One of the best membership examples (if we must say so ourselves) is Teach Your Gift Pro. This exclusive community serves entrepreneurial experts from a wide range of fields and provides “deep dive” information (such as books, ebooks, video tutorials) about a variety of business building topics (creating online courses, how to price one’s products, how to write in your authentic voice, and how to sell through story, just to name a few recent topics). People must attend one of Mirasee’s events (such as our three-day Teach Your Gift Live event) in order to be given the opportunity to join TYGP.

Whereas a great example of a Mastermind Group comes from Katya Varbanova and her 20K Nation. In many ways, 20K Nation is similar to the Badass Brand Squad, although Katya limits the number of people she can serve at any given time. A more hands-on approach requires more time. This is the biggest difference between a membership site and a mastermind group.


The main benefit of a Mastermind and/or Membership business model is that you reach more people than a standard service-based approach. This allows you to get more out of your time, and in turn, create scalable products like courses and programs (that comes next).

Costs remain low, although you need to place more focus into marketing, branding, and your sales page. This creates both startup and maintenance costs but is still low compared to some other business model examples.

This can also become one of the most profitable internet business models. Although it isn’t a fully passive venture you can, in time, automate part of your offer and serve your community at a high level without sacrificing all your time.


The biggest downside is the amount of time involved.

Although you can automate part of the process, you’ll always have to dedicate a lot of yours or someone else on your team’s time. Less so with a Membership Site, but a Mastermind Group is all about the personal touch.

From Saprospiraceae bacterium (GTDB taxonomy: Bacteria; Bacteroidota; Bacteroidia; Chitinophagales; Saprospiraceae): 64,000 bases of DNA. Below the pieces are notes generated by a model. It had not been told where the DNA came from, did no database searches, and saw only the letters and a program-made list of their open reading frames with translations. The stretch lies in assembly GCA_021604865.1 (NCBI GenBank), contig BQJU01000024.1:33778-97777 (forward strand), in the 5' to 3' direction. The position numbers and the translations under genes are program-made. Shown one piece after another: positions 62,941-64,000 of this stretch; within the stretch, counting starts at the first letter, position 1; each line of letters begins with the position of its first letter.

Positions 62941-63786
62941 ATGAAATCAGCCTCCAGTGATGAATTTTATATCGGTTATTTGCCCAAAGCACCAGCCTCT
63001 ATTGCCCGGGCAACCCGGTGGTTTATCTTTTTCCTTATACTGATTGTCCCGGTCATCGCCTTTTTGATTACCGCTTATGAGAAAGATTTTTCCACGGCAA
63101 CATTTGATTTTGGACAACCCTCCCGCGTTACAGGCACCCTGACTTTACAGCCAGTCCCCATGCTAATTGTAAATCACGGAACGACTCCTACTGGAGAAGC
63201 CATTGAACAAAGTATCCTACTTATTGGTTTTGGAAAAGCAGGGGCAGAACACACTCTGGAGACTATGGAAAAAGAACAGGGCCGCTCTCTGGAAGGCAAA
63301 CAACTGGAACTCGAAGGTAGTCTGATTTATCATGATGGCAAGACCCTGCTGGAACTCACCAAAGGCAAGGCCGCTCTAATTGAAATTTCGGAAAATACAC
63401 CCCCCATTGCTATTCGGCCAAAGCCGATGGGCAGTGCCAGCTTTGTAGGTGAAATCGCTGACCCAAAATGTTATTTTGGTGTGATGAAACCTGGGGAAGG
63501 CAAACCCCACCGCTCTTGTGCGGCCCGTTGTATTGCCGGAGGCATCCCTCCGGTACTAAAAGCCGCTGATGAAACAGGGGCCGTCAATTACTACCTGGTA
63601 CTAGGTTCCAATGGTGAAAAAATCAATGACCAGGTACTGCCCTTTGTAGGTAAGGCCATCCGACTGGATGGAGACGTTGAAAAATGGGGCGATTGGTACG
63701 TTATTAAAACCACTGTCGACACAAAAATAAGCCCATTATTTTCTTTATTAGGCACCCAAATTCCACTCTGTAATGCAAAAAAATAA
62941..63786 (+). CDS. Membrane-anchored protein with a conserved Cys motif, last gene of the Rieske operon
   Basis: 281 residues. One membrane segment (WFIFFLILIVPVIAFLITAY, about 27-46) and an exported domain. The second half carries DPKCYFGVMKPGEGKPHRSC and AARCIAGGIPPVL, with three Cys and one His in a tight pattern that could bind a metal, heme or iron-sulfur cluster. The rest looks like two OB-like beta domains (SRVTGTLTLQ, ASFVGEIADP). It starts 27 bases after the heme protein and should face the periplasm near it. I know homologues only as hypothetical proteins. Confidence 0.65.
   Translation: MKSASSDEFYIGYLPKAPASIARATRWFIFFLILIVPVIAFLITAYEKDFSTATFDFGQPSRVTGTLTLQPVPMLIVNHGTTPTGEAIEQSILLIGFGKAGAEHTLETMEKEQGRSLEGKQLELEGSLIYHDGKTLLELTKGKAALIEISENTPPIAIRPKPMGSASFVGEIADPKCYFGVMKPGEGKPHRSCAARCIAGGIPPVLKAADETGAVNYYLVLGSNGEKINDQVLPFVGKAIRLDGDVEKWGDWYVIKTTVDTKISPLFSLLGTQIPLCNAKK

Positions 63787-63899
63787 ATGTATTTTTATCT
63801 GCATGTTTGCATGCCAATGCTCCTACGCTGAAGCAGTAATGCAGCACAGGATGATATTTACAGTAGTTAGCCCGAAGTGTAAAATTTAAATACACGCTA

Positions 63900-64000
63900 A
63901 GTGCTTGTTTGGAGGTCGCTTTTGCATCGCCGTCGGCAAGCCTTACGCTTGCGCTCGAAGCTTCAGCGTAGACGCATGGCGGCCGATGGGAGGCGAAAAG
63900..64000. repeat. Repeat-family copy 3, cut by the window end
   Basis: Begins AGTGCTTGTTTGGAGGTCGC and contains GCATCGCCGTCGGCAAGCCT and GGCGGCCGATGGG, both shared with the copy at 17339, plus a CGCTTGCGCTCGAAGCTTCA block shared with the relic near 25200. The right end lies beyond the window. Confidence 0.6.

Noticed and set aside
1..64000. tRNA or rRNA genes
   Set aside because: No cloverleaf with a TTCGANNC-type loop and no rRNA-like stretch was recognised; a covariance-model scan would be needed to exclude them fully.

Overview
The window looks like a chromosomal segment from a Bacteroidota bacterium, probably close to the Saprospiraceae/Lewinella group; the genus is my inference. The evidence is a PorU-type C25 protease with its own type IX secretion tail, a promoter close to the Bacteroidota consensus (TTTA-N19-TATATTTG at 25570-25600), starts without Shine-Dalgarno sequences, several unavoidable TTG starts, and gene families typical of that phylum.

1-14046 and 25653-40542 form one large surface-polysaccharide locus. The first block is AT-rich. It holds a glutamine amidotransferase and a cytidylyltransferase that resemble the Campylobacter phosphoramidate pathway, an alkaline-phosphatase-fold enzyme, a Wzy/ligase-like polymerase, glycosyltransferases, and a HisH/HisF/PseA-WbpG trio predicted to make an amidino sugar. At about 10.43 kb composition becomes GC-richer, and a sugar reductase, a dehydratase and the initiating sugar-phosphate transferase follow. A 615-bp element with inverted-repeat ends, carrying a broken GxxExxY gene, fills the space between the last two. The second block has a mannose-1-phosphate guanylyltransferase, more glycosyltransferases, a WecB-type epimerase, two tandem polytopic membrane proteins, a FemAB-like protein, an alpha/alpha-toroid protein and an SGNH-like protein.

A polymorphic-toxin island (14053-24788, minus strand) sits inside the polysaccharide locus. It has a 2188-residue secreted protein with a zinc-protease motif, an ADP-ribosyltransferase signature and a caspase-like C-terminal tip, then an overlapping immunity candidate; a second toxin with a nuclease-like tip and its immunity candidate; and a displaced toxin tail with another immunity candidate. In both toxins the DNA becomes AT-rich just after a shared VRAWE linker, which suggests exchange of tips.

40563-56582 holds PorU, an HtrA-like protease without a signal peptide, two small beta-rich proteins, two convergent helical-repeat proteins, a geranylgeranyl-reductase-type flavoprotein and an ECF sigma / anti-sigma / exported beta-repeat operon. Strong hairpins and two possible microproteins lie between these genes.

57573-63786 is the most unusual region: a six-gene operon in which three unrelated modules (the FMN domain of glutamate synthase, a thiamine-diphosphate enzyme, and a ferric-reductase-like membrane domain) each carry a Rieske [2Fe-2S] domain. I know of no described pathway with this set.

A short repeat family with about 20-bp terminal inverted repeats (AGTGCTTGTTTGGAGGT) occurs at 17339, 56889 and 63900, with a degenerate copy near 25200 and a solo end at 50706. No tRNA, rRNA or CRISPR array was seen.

This limits your ability to scale and pursue other opportunities further down the line.

How To Get Started

Here are some people, businesses and resources that will help you learn more about Mastermind/Membership businesses. To save time and reduce your risk, read and/or bookmark these.

  1. This article written by Mary Jaksch for ProBlogger is a great resource about how to create a membership program.
  2. Foundr Magazine produced this in-depth guide into creating a profitable membership site.
  3. This article by Copyblogger (written by Ali Luke) shares some invaluable tips on how to create your first membership program.

3. The Online Course / Program Online Business Model

  • STARTUP COSTS: Medium ($1,500+)
  • PROFITABILITY: High (largely passive)

This is a world we know well here at Mirasee. As well as producing multiple courses and programs ourselves, we’ve helped hundreds of our students do the same. It’s a lucrative market, too, as the e-learning marked is projected to be worth $374.3 billion in 2026.

There are two main types of E-Learning:

  • Online Courses (this approach empowers the student to do all the work on their own)
  • Online Programs (this approach provides the student with greater guidance and help)